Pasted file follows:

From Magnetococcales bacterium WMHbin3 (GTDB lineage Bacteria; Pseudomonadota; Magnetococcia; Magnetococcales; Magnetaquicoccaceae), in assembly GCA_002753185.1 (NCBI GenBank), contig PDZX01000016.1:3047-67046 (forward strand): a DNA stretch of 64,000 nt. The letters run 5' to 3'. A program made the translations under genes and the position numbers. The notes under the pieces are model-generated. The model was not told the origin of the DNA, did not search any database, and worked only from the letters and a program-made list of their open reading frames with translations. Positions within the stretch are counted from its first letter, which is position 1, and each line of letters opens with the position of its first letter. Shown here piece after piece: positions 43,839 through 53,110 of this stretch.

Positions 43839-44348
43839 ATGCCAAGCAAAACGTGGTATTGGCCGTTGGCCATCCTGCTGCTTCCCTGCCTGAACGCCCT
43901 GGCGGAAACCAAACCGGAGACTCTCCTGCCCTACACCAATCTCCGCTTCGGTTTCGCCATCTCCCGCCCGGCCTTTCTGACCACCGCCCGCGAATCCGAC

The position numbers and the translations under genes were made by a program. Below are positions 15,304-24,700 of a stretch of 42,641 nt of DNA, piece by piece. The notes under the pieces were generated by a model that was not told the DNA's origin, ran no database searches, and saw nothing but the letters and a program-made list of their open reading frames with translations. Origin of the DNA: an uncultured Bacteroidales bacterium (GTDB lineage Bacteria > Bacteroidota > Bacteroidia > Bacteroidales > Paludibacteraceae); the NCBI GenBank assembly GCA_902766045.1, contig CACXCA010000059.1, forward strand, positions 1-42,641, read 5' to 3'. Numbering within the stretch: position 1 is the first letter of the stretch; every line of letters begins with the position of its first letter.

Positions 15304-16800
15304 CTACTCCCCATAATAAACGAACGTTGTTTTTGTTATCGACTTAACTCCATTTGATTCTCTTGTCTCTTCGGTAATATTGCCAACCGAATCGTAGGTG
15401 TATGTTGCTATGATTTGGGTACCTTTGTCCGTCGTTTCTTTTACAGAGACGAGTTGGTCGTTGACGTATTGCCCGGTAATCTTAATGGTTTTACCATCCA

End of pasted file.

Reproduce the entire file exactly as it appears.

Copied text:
From Magnetococcales bacterium WMHbin3 (GTDB lineage Bacteria; Pseudomonadota; Magnetococcia; Magnetococcales; Magnetaquicoccaceae), in assembly GCA_002753185.1 (NCBI GenBank), contig PDZX01000016.1:3047-67046 (forward strand): a DNA stretch of 64,000 nt. The letters run 5' to 3'. A program made the translations under genes and the position numbers. The notes under the pieces are model-generated. The model was not told the origin of the DNA, did not search any database, and worked only from the letters and a program-made list of their open reading frames with translations. Positions within the stretch are counted from its first letter, which is position 1, and each line of letters opens with the position of its first letter. Shown here piece after piece: positions 43,839 through 53,110 of this stretch.

Positions 43839-44348
43839 ATGCCAAGCAAAACGTGGTATTGGCCGTTGGCCATCCTGCTGCTTCCCTGCCTGAACGCCCT
43901 GGCGGAAACCAAACCGGAGACTCTCCTGCCCTACACCAATCTCCGCTTCGGTTTCGCCATCTCCCGCCCGGCCTTTCTGACCACCGCCCGCGAATCCGAC

The position numbers and the translations under genes were made by a program. Below are positions 15,304-24,700 of a stretch of 42,641 nt of DNA, piece by piece. The notes under the pieces were generated by a model that was not told the DNA's origin, ran no database searches, and saw nothing but the letters and a program-made list of their open reading frames with translations. Origin of the DNA: an uncultured Bacteroidales bacterium (GTDB lineage Bacteria > Bacteroidota > Bacteroidia > Bacteroidales > Paludibacteraceae); the NCBI GenBank assembly GCA_902766045.1, contig CACXCA010000059.1, forward strand, positions 1-42,641, read 5' to 3'. Numbering within the stretch: position 1 is the first letter of the stretch; every line of letters begins with the position of its first letter.

Positions 15304-16800
15304 CTACTCCCCATAATAAACGAACGTTGTTTTTGTTATCGACTTAACTCCATTTGATTCTCTTGTCTCTTCGGTAATATTGCCAACCGAATCGTAGGTG
15401 TATGTTGCTATGATTTGGGTACCTTTGTCCGTCGTTTCTTTTACAGAGACGAGTTGGTCGTTGACGTATTGCCCGGTAATCTTAATGGTTTTACCATCCA